But when we talk of assisted suicide, we are taking about some special situation. Our medical system today is frequently able to keep a very sick alive for extended periods, although there is no possibility of recovery. Without such medical aid a person would have died in any case. In such cases we really need to think about the propriety of keeping a person alive artificially, that only prolongs the agony of ill health rather than cures it. I believe in cases like this it is definitely proper to withdraw all artificial life support systems, and let the person die in peace if he or she so desire. I will not like to classify such practice as assisted suicide at all.

The term assisted suicide is appropriate only when we shorten the life of a person beyond what what withdrawal of life support system will result in. To understand the implication of this let us consider a patient who is so much in pain that he has to be kept under so strong medication that he is almost asleep all the time. As soon as patient gains some some degree of wakefulness, the pain start and the patient is given another injection to put him back to sleep. Now if this sequence is to be continued with full knowledge that the person will have to be treated like this till he dies, then serious question arise about its propriety. I believe in such situations assisted suicide may be the right choice.

However, as every other legal provision, the provision about making assisted suicide legal can be misused, and due care is required to minimize such use.

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Susan Hurn | College Teacher | (Level 1) Educator Emeritus

Posted August 12, 2009 at 11:54 PM (Answer #6)

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Assisted suicide is now legal in Oregon, Washington, and Montana. The Supreme Court upheld it in Gonzales v Oregon in 2004. As practiced in Oregon, numerous safeguards, including multiple written and oral requests (by both patient and doctor), are in place to prevent abuse of the law. A patient requesting assisted suicide must be facing death within six months, and the patient must administer the medication to himself. Even so, the issue was hotly contested in Oregon with strong arguments on each side, including the arguments in opposition already discussed here.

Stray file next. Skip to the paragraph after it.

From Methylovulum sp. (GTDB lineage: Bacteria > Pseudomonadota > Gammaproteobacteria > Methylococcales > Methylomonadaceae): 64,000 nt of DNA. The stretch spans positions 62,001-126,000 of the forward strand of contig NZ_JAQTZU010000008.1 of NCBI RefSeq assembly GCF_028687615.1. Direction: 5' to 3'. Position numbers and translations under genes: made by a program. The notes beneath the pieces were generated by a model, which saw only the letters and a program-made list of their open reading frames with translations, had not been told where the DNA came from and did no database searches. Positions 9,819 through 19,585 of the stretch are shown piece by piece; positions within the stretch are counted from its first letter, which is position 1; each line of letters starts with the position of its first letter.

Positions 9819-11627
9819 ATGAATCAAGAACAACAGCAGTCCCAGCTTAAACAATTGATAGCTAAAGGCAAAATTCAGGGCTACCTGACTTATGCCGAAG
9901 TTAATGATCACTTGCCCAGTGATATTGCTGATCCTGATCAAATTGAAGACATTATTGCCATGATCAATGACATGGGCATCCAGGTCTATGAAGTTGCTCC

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ctteacher | Middle School Teacher | (Level 1) Honors

Posted August 25, 2009 at 6:55 PM (Answer #7)

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Assisted Suicide, also commonly referred to as Euthanasia is one of the most controversial topics of our time. There are several compelling arguments on both sides of the issue; however, the most common arguments against Euthanasia are as follows:

 

  1. People are morally or ethically opposed to the idea of assisted suicide
  2. It is illegal in the United States; should it become, legal, it may lead to a slippery-slope for persons who are not-terminally ill to request to die.
  3. Fear that some may be coerced/ pressured into assisted suicide
  4. Potential for law suits
  5. Potential misdiagnosis, misuse, or abuse by physicians.
  6. Difficulty regulating assisted suicide socially and legally
  7. Hippocratic Oath physicians take require Dr’s “do no harm.

See www.apa.org keyword assisted suicide for a more in depth look at the topic.

  

*You cannot mention assisted suicide without mentioning Dr. Kevorkian, the foremost expert on the topic of euthanasia.

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besure77 | Middle School Teacher | (Level 1) Senior Educator

Posted June 14, 2010 at 9:38 AM (Answer #8)